UV radiation causes 60,000 deaths a year

July 27, 2006

The World Health Organization based in Switzerland estimates 60,000 people die each year from spending too much time in the sun.

In a report on disease caused by ultraviolet radiation, the WHO says malignant melanoma is responsible for 48,000 deaths while other skin cancers cause the remaining 12,000 deaths, the BBC reports.

In addition to skin cancer, excessive exposure to ultraviolet radiation is responsible for sunburn, premature aging of the skin and triggering cold sores.

Dr. Maria Neira, WHO director for Public Health and the Environment, says while everyone needs some sun, too much can be deadly.

"Fortunately, diseases from UV such as malignant melanomas, other skin cancers and cataracts are almost entirely preventable through simple protective measures," Neira says.

Recommendations for prevention include limiting time in the midday sun, wearing protective clothing and using sunscreen with a rating of 15 or above.

Copyright 2006 by United Press International

Explore further: Is your fear of radiation irrational?

Related Stories

Is your fear of radiation irrational?

July 14, 2015

Bad Gastein in the Austrian Alps. It's 10am on a Wednesday in early March, cold and snowy – but not in the entrance to the main gallery of what was once a gold mine. Togged out in swimming trunks, flip-flops and a bath ...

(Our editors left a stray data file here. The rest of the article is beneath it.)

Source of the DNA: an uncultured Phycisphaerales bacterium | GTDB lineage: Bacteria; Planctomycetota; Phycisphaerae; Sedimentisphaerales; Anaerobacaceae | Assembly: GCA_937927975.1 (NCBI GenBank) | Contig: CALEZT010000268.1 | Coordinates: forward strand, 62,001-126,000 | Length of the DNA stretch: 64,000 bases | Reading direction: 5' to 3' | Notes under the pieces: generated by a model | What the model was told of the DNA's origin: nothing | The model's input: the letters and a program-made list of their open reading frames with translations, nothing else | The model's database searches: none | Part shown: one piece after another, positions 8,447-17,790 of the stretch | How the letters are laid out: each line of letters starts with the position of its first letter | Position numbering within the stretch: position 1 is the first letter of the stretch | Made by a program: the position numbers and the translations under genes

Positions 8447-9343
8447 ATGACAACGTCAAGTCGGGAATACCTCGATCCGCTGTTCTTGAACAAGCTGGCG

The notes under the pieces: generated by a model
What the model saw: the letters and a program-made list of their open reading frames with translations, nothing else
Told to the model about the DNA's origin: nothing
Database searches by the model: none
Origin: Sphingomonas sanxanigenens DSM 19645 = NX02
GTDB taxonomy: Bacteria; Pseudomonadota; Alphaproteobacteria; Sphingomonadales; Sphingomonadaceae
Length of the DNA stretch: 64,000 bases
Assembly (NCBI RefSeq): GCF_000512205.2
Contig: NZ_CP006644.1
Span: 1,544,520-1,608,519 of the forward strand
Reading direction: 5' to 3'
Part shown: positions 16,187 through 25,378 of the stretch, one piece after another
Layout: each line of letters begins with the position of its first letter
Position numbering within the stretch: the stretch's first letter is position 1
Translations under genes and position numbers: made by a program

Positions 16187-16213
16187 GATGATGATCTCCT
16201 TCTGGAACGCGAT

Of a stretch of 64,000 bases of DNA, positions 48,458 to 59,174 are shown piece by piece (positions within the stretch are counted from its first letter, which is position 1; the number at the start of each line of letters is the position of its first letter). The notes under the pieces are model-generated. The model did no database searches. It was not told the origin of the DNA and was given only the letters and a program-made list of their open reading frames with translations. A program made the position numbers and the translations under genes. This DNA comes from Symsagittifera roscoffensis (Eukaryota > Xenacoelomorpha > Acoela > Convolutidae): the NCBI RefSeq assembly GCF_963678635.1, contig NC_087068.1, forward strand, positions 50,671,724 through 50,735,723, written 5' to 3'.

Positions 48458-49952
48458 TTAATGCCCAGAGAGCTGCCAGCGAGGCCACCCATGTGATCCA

Innovative light therapy reaches deep tumors

March 9, 2015

Light long has been used to treat cancer. But phototherapy is only effective where light easily can reach, limiting its use to cancers of the skin and in areas accessible with an endoscope, such as the gastrointestinal tract.

Sun may determine lifespan at birth, study finds

January 7, 2015

Could the Sun be your lucky—or unlucky—star? In an unusual study published Wednesday, Norwegian scientists said people born during periods of solar calm may live longer, as much as five years on average, than those who ...

X-ray tomography on a living frog embryo

May 16, 2013

Classical X-ray radiographs provide information about internal, absorptive structures of organisms such as bones. Alternatively, X-rays can also image soft tissues throughout early embryonic development of vertebrates. Related ...

Recommended for you

Ancient genome from Africa sequenced for the first time

October 8, 2015

The first ancient human genome from Africa to be sequenced has revealed that a wave of migration back into Africa from Western Eurasia around 3,000 years ago was up to twice as significant as previously thought, and affected ...

Blue skies, frozen water detected on Pluto

October 8, 2015

Pluto has blue skies and patches of frozen water, according to the latest data out Thursday from NASA's unmanned New Horizons probe, which made a historic flyby of the dwarf planet in July.

On soft ground? Tread lightly to stay fast

October 8, 2015

These findings, reported today, Friday 9th October, in the journal Bioinspiration & Biomechanics, offer a new insight into how animals respond to different terrain, and how robots can learn from them.

New method facilitates research on fuel cell catalysts

October 8, 2015

While the cleaning of car exhausts is among the best known applications of catalytic processes, it is only the tip of the iceberg. Practically the entire chemical industry relies on catalytic reactions. Therefore, catalyst ...


Please sign in to add a comment. Registration is free, and takes less than a minute. Read more

Click here to reset your password.
Sign in to get notified via email when new comments are made.